In 1849 Miss Wilcox became the wife of William S. Ivins and about four years later went overland to California. She returned to Keokuk in 1856 and in the latter years of her life resided on North Second Street, where she wrote the book above mentioned. 

David B. Smith

Mr. Smith came to Keokuk in 1847 as a CIV1 ^ engineer in the employ of the Keokuk & Des Moines Valley Railroad. He became permanently identified with municipal and county affairs, served as a member of the Keokuk City council, and as deputy sheriff and deputy treasurer of Lee County. Mr. Smith became an author under rather unfortunate circumstances. He was convicted for embezzlement in the county treasurer's office and sentenced to the penitentiary. His experiences as an inmate of that institution led to his writing a book upon prison conditions that has been widely read and is regarded as an authority upon the subject.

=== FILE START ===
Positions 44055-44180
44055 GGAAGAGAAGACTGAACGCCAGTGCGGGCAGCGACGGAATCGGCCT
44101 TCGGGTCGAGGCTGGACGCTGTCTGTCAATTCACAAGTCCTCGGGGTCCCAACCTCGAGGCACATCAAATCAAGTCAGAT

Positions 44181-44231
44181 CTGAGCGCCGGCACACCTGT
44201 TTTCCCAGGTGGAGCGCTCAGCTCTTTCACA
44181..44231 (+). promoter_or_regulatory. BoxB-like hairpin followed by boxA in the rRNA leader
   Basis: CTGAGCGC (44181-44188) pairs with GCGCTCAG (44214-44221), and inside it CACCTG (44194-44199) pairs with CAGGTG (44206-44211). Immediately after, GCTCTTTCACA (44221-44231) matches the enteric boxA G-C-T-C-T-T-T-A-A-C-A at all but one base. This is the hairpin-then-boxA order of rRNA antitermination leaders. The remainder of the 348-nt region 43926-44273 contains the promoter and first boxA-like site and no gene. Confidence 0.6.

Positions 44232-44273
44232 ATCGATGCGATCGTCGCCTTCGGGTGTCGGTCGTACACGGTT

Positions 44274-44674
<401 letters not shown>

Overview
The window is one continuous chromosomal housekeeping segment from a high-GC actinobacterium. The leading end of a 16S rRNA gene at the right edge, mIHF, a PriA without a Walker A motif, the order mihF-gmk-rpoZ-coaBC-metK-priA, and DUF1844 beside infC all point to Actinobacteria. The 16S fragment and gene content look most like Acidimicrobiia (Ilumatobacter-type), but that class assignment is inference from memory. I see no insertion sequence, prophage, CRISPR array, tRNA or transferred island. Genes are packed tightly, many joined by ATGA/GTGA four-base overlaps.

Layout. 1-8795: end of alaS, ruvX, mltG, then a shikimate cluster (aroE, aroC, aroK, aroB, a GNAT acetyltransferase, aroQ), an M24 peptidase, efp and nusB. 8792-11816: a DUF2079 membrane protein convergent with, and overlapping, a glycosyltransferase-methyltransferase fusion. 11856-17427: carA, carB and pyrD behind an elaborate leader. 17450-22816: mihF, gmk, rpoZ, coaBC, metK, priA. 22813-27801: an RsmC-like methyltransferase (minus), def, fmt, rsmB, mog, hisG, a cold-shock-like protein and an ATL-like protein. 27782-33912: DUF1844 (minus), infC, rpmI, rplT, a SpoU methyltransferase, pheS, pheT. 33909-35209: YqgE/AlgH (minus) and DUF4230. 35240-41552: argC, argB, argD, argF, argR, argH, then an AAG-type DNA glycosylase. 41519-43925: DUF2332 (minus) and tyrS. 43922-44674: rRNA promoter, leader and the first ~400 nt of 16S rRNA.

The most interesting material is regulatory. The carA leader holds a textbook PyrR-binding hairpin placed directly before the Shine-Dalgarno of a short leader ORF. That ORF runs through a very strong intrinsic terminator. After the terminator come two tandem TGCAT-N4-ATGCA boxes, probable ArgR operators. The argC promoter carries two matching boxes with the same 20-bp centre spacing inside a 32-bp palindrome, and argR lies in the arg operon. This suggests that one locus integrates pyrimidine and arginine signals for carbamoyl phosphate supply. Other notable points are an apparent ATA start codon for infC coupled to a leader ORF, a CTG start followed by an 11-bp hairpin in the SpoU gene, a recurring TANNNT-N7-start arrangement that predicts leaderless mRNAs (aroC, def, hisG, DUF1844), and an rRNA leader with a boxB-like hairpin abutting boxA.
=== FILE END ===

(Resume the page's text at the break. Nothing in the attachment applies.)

J. Monroe Reid

Colonel Reid was a son of Hugh T. Reid, who was one of the leading Lee County attorneys in his day and won distinction as a soldier in the Civil war. J. Monroe Reid studied law and for many years had an office at 24 North Fifth Street, Keokuk. In 1877 he wrote his "Sketches and Anecdotes of Old Settlers, Newcomers, the Mormon Bandits and the Danite Band.' 1 Among the old settlers mentioned in his work were Dr. Samuel Muir, Capt. J. B. Browne, C. F. Davis, Isaac R. Campbell, Chief Keokuk, Edwin Guthrie and George C. Anderson, Keokuk's first banker. 

Colonel Reid's literary style is probably more forcible than elegant, but in his book are preserved many incidents connected with the early life of Lee County. He came to Keokuk from Indiana, enlisted as a private in Company A, Second Iowa Infantry, and four years later was mustered out as captain and brevet lieutenant- colonel of the Fifteenth Iowa Infantry.